The Moto 360 Watch - First Impressions


I've had my Moto 360 watch for about three days now, so these are only first impressions , but they might help someone to decide whet...

I've had my Moto 360 watch for about three days now, so these are only first impressions, but they might help someone to decide whether to buy one or not. Or you may find yourself more confused than ever.

Here is the best way to sum up my feelings of the Moto 360: Have you ever known someone or had something that you liked very much, but frustrated you to no end? If so you understand how I feel about this watch. On one hand, it is great, but on the other it is not so great. It looks good and seems to tell the time well, but battery life is a real problem. It's probable costs $100 too much for what you actually get, but compared to other watches that are just watches, I'm not so sure paying $250 is too much or not. There is much about the Moto 360 I am not sure about.

Here is one thing I am sure about, and it is the first thing you have to know if you are considering buying this watch. You must have an Android device with version 4.3 or higher for it to work. You MUST have android 4.3+. I assumed that my Blu Life Pure had the latest version of Android because I've had the phone for less than a year. I was wrong. It only has Android 4.2.1 (this phone has no custom ROMs), which used to be good enough for me (it's a great phone), but it is not good enough with Moto 360. Luckily, I have an old Samsung Tab 2 which did have a custom ROM, and I could upgrade the Tab 2 to Android 4.4.4 using CyanogenMod version 11. This worked. Using my Tab 2 with the custom ROM, I was able to connect to my new watch.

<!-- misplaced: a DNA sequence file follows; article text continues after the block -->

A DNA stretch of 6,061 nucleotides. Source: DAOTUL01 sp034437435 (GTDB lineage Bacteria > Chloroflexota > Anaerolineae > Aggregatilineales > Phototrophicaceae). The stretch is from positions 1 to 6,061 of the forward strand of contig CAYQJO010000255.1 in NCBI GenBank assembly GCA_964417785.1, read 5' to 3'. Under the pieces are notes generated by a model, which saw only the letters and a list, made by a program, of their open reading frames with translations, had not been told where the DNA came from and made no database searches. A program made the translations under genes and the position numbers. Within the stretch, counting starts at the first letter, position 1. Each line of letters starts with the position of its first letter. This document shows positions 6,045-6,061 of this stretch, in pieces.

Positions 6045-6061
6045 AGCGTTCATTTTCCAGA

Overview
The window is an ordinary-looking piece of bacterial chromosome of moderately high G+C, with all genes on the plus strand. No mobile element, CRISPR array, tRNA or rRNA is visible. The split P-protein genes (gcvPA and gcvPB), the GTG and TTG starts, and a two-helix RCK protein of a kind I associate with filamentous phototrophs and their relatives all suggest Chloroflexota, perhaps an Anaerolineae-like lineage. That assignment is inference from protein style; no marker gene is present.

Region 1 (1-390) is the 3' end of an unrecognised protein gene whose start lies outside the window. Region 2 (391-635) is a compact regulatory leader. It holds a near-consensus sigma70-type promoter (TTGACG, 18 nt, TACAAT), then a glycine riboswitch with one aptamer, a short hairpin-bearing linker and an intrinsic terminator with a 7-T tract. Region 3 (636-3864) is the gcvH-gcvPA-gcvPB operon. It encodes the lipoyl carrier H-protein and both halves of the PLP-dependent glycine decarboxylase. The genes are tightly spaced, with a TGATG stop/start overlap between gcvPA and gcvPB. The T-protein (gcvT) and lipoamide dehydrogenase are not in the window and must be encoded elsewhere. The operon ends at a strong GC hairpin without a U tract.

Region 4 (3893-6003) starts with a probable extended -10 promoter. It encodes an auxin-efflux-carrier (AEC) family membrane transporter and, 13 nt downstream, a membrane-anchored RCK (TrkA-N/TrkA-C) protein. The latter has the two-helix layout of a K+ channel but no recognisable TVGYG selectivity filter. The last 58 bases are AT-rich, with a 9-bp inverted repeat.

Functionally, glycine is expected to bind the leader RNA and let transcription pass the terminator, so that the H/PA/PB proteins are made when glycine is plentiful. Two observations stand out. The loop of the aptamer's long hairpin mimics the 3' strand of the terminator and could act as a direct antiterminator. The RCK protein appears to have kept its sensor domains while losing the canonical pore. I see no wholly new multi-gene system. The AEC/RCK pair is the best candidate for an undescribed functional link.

This is a good point to make. The very first thing the Moto 360 did when I took it out of the box and started it up was to ask me to install Android Ware to my tablet from the Google Play store. The watch will not work until you do that. And, of course, the Android Ware app will only work if you have Android 4.3+. So make sure you do have at least that version of Android before you buy the watch. Once you get it setup, you do not need the Bluetooth connection to use the watch to tell time or for some of the other apps, but you do need the connection for some of the apps.

Here are some of the great things about the Moto 360:

  • It is pretty
  • The leather strap, I have the light gray, is nice
  • It feels good wearing it
  • It seems to tell the time very well
  • I like the pedometer and the heart-rate monitor that comes with it
  • You can take notes with it by speaking (sort of)
  • There are many nice watch faces for it
  • You can put some simple games on it

Now for the bad, frustrating stuff:

  • The battery life is terrible
  • Navigating the apps is difficult, if not impossible
  • It does not come with many pre-installed apps that would have been useful, such as a voice recorder
  • Often the apps depend on having a Bluetooth connection with a phone
  • And finally, did I mention how bad the battery life was?

The watch comes with, pre-installed, a few watch faces, a timer, stopwatch, pedometer, heart-rate monitor, alarms, Google Now, and Google Keep. Google Now requires a Bluetooth connection and Keep requires a connection to create a note with the watch, but not to read a note that has already been created. All of these apps work pretty well. The most frustrating thing about them is the navigation. The Moto 360 can quickly become a maze. Luckily, you can normally press the button on the side, and it will take you back to your watch face (normally, but not always). I download a third party launcher from Play that helps, but navigating the apps and then trying to get back to the watch face can be a frustration. It is not the biggest frustration though.